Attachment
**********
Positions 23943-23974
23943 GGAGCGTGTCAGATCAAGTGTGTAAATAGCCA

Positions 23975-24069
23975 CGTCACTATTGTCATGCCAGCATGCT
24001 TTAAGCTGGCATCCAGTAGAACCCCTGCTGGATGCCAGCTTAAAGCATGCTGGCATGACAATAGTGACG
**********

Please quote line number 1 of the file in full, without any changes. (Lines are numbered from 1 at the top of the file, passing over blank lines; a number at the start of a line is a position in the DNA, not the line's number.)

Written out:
Positions 23943-23974